It could have been a lot worse. Earlier this month, after five negotiation rounds, AstraZeneca and Germany’s statutory health insurance fund association, the GKV, agreed a price for clot-buster Brilique (Brilinta in the US). The price came in at about 17% below AZ’s original ‘free’ price — including the country’s mandatory 16% rebate.
As the first drug to go through — and emerge from — Germany’s no-nonsense new reimbursement system (AMNOG), Brilique’s price sends some important signals to the rest of the industry.
The first (and most important) is that the actual prices of new drugs in Germany — negotiated on the basis of an added-benefit score given to products based on their effectiveness relative to a chosen treatment standard — will indeed be published, at least for the foreseeable future. That was a subject for debate (and still is, in political circles), but the law as it stands promotes price transparency. It’s industry’s loss, given Germany’s position as a reference state for over two dozen other countries.
Secondly: Brilique’s price — E905.20 annually ($1,127), compared to a E1092 list price – suggests that German authorities aren’t out there to deliver an immediately fatal blow to pharma. Considering the mandatory 16% rebate, the cut was only about 4% (from E2.08 per day, to E2 per day). So German cost-watchdogs just want to do enough to compel manufacturers to provide the appropriate comparative effectiveness data: after all, Brilique’s added-benefit score was 2 (out of a possible 5, with 1 the highest), thanks to compelling head-to-head efficacy data vs. Plavix (clopidogrel).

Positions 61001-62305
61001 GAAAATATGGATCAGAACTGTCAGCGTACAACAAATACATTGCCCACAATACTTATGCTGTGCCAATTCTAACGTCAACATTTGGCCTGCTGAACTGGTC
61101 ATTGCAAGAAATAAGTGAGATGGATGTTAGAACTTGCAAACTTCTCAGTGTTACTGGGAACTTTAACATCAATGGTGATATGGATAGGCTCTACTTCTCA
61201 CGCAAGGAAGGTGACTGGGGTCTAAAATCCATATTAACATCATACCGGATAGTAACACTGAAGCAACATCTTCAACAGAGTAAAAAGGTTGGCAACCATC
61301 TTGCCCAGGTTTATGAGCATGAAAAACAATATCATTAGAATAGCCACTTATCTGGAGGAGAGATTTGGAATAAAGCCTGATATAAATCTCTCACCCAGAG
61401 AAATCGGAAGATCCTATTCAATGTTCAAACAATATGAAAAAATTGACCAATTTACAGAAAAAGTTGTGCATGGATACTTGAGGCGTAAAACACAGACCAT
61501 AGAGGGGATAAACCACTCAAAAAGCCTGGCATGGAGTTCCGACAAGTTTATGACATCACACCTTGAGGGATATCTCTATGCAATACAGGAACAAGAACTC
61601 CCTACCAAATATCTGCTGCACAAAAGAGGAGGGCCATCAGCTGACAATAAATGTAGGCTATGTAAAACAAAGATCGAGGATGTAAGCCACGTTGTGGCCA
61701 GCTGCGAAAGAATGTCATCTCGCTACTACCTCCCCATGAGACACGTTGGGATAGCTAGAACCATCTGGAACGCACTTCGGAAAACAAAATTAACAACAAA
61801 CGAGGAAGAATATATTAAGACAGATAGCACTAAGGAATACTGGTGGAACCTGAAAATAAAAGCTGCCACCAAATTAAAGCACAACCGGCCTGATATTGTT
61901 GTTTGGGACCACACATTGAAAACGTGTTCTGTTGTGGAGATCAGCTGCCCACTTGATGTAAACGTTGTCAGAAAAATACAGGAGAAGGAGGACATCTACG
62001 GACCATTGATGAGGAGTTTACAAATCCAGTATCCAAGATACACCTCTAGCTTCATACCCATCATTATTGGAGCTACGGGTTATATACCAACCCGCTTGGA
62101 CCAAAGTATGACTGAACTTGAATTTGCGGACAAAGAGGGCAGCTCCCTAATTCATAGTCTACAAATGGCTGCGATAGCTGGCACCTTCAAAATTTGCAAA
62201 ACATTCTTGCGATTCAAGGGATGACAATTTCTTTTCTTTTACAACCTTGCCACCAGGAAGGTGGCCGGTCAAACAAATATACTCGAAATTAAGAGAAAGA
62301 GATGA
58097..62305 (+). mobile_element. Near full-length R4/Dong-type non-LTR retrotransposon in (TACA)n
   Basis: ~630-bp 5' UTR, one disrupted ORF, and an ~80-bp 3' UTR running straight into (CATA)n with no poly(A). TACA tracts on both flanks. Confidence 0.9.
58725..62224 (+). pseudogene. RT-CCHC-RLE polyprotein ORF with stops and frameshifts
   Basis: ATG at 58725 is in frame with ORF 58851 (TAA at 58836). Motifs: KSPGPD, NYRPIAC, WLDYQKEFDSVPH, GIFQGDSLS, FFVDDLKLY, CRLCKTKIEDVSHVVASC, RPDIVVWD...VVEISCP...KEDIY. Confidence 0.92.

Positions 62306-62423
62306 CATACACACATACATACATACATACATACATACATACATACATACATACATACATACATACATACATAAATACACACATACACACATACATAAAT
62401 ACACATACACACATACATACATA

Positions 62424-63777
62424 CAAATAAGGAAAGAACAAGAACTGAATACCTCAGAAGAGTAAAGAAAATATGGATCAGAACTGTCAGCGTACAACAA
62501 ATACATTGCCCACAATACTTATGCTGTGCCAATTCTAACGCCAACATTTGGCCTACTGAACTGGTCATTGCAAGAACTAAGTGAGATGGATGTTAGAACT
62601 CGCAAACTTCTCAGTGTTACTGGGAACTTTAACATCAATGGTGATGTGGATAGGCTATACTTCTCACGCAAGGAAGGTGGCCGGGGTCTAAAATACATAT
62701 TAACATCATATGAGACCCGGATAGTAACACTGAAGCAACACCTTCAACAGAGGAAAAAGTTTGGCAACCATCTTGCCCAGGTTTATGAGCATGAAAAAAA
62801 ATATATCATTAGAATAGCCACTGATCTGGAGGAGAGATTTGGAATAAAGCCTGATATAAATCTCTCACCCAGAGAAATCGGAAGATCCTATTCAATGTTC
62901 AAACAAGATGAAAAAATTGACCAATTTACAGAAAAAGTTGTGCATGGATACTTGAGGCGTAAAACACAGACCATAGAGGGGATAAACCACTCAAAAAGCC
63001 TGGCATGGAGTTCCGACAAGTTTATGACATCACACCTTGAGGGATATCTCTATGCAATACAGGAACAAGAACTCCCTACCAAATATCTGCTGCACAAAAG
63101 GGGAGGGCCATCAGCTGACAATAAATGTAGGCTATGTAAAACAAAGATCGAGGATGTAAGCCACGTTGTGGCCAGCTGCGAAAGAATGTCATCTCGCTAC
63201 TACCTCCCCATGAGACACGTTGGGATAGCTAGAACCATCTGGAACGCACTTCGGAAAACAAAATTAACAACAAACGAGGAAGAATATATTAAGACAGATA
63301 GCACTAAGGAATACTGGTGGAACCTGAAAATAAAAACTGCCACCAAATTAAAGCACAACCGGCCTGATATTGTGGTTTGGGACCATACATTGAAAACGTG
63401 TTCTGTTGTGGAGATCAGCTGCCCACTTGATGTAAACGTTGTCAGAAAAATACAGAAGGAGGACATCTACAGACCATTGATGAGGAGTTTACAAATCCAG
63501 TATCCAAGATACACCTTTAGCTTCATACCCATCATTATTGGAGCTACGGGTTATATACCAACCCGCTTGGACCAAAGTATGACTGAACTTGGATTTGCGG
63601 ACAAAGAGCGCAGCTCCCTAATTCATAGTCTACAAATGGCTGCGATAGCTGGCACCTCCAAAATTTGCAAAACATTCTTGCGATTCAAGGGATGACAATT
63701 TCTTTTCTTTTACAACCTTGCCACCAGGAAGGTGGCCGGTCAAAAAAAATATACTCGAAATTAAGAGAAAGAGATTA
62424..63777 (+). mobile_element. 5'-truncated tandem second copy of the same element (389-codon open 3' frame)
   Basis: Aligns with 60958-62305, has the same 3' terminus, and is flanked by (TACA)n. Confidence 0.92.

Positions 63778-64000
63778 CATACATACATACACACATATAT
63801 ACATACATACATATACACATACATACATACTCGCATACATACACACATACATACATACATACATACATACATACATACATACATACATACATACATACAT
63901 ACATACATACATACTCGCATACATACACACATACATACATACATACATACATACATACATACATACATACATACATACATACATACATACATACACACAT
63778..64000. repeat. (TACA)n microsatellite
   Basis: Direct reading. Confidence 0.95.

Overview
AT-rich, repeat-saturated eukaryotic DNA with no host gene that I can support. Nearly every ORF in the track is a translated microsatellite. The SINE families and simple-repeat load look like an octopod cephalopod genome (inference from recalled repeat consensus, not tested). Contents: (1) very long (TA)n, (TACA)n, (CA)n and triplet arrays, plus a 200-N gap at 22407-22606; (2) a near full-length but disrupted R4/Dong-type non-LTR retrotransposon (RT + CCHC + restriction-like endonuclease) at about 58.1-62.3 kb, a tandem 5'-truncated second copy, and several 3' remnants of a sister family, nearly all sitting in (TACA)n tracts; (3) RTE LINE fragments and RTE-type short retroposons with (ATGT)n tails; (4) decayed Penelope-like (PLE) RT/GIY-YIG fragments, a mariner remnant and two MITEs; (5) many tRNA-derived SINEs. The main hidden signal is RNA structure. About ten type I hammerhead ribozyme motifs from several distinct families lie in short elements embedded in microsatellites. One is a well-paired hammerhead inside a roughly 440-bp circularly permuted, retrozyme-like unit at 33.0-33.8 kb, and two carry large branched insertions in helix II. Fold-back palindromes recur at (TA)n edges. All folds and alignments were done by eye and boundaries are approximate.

So if 2 out of 5 means a 4% discount, drugs with poorer scores — including Victrelis, Fampyra or Benlysta — can expect far worse.
Against that backdrop, E2.00 per day looks pretty good — in particular considering the price of now-generic Plavix: E139 per year. (Small wonder the negotiations were “challenging,” according to AZ.). Now sure, Lilly’s Effient (prasugrel) comes in at E942 annually (pre-AMNOG price: it was launched before Jan. 1, 2011). But Brilique didn’t shine in all patient groups: in STEMI/PCI patients over 75, its additional benefit over prasugrel was not quantifiable (score: 4). In other STEMI/PCI patients there was no benefit at all (score: 5). (See the original German document here.)
In scoring Brilique, Germany’s reimbursement authority had to strike a balance between showing that they value innovation (per the premium over Plavix), but that they only do so when that innovation is clearly proven relative to the most appropriate comparator. The pricing result for Brilique: significantly higher than Plavix, but at a modest discount to expensive Effient.
In sum, Germany’s system is working, for Germany’s payers (both state and private payers will enjoy discounted Brilique). The message from the price is the same as the one from the added-benefit scores: show your relative worth, or else. It’s a message coming not only from payers in Germany; they’re just the ones being the most direct right now.